Big Data and analytics gaining traction in the oil and gas sector

Big Data is no longer just a buzzword — it is becoming reality for an increasing number of companies in the UAE and other GCC countries.

According to a recent survey conducted by IDC, GCC-based companies have started to move beyond the hype, and are increasingly considering, or piloting, Big Data initiatives. Even though standard business intelligence solutions are bound to remain a priority for most companies, the Big Data concept is starting to gain some traction at a local level, especially within the most data-intensive industries.

IDC's taxonomy defines Big Data as a "new generation of technologies and architectures designed to economically extract value from very large volumes of a wide variety of data by enabling high-velocity capture, discovery, and/or analysis." And it is increasingly now perceived as not only a 'nice-to-have' technological innovation, but also as a critical investment choice that is contributing significantly to the rise of an intelligent economy. Big Data adoption in the GCC is still in its early days when compared with other regions like Europe and North America, but it is clear that awareness around the concept and its potential business impact is rapidly rising across the region.

According to the results of IDC's Middle East CIO Survey, 2014, only three per cent of the respondents had already implemented Big Data within their organisations, but 14 per cent were planning to do so in 2014, and 32 per cent were considering it for 2015. The growth in new implementations is primarily being driven by rapid rises in enterprise data volumes, as well as by the influence of lines of business in investment decisions.

The profile of companies considering or implementing Big Data solutions in the UAE mostly includes typical IT-savvy industries, such as airlines, telecommunications operators, and leading retailers, which are gradually understanding the business value of Big Data in relation to process improvement, cost optimisation, and revenue creation. Extractive industries, particularly the oil and gas vertical, are other key areas of growth for Big Data adoption in the GCC. This is due to their relative importance in most local economies, and the critical need for companies in these sectors to turn the massive amounts of raw data they collect in their fields into actionable insights that can guide operations or business decision making.

Smart field programmes
The development of smart field programmes at a global level in the oil and gas industry has caused the number of sensors generating high-frequency data to increase dramatically in the last few years. This is particularly true in countries like the UAE, where a strong focus has been placed on technologies aimed at expanding the lifespan of existing reservoirs. Oil and gas companies are now struggling with increased volumes of data, growing velocity in data capture, and a wide variety of data sources (reservoirs, wells, pipelines, etc.). However, many oil and gas companies suffer from a lack of capacity to analyse the data produced in the fields. Reports indicate that petrotechnicians in the control rooms spend much more time searching for and aggregating the data than they do actually analysing it.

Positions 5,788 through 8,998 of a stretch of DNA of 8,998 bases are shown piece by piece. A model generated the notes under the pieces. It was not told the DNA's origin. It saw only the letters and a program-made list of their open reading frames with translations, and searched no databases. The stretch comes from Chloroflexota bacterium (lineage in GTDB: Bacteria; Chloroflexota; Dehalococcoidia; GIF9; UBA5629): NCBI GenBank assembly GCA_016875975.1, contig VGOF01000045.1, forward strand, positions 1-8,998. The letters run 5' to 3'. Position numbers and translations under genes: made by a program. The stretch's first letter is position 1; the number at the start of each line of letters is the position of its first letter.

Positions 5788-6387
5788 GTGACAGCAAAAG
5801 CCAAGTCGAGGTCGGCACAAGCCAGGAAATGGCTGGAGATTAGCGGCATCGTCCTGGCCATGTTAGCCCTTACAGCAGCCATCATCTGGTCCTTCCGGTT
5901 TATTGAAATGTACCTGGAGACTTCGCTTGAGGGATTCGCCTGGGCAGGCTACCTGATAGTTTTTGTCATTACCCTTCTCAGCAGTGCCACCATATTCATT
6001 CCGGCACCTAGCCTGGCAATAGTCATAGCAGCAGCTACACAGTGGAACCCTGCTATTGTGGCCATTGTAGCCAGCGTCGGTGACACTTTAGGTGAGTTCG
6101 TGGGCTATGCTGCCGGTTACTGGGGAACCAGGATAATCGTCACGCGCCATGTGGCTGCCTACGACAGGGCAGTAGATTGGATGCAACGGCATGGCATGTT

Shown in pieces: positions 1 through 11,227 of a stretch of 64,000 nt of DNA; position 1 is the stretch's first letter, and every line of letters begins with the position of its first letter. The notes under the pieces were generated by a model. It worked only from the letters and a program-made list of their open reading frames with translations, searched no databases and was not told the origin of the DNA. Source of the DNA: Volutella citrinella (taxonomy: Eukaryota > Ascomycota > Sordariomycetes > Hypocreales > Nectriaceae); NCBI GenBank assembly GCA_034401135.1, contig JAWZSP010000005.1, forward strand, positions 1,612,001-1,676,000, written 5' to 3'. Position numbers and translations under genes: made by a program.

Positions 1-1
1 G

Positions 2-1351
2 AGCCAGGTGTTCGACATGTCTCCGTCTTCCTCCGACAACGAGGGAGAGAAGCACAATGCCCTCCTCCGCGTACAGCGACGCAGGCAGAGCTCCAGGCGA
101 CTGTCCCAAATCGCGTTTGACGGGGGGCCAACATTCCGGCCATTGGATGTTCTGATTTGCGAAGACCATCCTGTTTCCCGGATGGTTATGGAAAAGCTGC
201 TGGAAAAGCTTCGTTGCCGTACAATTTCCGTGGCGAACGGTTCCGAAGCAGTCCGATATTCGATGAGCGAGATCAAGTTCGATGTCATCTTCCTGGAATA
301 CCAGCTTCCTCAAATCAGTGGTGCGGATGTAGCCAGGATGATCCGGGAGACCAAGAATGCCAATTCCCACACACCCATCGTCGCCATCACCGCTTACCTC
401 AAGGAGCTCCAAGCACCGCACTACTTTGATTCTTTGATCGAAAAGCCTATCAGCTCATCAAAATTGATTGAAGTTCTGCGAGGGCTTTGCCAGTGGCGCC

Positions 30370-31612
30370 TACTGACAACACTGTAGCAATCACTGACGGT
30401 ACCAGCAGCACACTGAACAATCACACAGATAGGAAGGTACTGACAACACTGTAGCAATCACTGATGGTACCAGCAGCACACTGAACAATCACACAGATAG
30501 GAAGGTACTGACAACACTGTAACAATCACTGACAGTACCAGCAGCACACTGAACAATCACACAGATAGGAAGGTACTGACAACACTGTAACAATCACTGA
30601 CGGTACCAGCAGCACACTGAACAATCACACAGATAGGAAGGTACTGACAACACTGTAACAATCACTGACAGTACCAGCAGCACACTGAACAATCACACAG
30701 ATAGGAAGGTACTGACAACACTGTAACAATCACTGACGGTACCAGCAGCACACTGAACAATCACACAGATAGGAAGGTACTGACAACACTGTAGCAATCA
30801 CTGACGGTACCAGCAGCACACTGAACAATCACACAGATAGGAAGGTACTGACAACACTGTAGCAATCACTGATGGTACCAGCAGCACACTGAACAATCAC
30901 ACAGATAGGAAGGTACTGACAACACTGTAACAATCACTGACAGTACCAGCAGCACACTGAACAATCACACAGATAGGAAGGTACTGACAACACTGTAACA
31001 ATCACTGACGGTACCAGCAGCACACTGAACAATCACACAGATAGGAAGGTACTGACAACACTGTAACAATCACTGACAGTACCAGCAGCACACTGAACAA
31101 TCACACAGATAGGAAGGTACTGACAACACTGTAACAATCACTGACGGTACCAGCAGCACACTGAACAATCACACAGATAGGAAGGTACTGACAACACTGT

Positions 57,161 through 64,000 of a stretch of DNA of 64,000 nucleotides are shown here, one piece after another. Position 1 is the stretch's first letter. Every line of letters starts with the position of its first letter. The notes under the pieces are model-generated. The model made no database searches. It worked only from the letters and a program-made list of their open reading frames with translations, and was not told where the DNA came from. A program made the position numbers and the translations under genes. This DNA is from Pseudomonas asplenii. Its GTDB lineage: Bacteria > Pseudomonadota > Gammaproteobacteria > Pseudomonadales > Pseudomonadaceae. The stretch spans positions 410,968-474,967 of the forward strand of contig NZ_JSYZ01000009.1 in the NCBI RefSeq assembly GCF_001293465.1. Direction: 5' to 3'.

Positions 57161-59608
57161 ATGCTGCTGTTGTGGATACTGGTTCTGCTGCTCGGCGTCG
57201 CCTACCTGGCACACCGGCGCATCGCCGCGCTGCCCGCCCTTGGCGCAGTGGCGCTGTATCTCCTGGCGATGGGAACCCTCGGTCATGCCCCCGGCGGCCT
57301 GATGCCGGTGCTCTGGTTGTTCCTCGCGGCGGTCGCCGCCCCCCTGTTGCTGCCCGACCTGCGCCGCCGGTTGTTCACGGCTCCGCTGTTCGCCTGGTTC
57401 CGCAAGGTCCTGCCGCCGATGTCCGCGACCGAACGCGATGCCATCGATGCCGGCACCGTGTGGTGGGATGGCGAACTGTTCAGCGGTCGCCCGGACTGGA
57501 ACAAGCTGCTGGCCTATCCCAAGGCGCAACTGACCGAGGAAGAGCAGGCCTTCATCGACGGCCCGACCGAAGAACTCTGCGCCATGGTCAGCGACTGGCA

As a consequence, Big Data solutions, including in-memory computing, are seen by many companies as a good answer to some of their challenges, as they can contribute to a more seamless integration of technical data into business processes, and enable more efficient analytical workloads.

The oil and gas sector is more advanced that other verticals in the region in its understanding of the potential benefits of Big Data solutions. Going forward, IDC Energy Insights believes that the gap between the companies that are using Big Data and the companies that are not will widen as the ability to extract value out of Big Data analysis will increasingly become a major competitive advantage. However, the maturity of regional operators for Big Data implementation differs significantly from one company to the other.

Strategy needed
As outlined in a recent IDC report on maturity model for Big Data and analytics in the oil and gas sector, to be successful in their Big Data initiatives, oil and gas companies need to create a Big Data strategy that ensures investment is aligned across all five key aspects of Big Data maturity: intent, people, process, technology, and data.

IDC Energy Insights believes that the oil and gas industry is still at the beginning of its Big Data journey. In the next few years, the ability to use near real-time data in a strategic and timely manner will be a key element enabling smarter exploration and production processes, enhanced drilling techniques, and more efficient predictive analytics to prevent potential asset failures. It is quite obvious that the transition towards emerging technologies such as Big Data can be a challenging process: end users commonly mention a lack of business support, skills shortages, and data integrity and governance issues as key inhibitors for the development of Big Data initiatives in the industry.

In spite of all the challenges and the irrational marketing hype about the advantages of Big Data, it has become critical for oil and gas companies operating in the region to recognise the business value of untapped technical data, and to develop a Big Data strategy based on business needs, required skills, decision processes, technology capabilities, and the availability/quality of relevant data.

The columnist is Group vice-president and Regional MD for the Middle East, Turkey & Africa at global ICT market intelligence and advisory firm, IDC.

(News courtesy : gulfnews)